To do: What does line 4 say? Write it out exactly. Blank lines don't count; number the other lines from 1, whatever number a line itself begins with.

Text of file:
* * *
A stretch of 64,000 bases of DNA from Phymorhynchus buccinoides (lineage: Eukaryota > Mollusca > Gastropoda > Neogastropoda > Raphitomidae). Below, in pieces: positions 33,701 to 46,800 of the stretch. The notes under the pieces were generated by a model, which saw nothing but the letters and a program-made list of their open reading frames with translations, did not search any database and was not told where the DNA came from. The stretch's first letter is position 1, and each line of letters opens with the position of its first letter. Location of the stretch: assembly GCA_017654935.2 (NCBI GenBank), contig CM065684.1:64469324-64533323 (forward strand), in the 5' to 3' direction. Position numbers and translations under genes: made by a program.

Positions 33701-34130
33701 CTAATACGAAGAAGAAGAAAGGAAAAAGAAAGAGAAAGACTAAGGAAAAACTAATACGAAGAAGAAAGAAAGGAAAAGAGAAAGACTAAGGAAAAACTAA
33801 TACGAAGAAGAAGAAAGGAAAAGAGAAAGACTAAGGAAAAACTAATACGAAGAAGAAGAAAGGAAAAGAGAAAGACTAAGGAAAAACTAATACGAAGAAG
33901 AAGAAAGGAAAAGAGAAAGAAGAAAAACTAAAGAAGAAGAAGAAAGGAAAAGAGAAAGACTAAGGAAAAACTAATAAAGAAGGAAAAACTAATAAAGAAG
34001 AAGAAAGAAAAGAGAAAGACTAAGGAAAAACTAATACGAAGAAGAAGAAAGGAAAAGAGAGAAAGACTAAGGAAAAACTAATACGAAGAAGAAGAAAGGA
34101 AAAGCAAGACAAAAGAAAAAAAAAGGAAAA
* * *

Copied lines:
33801 TACGAAGAAGAAGAAAGGAAAAGAGAAAGACTAAGGAAAAACTAATACGAAGAAGAAGAAAGGAAAAGAGAAAGACTAAGGAAAAACTAATACGAAGAAG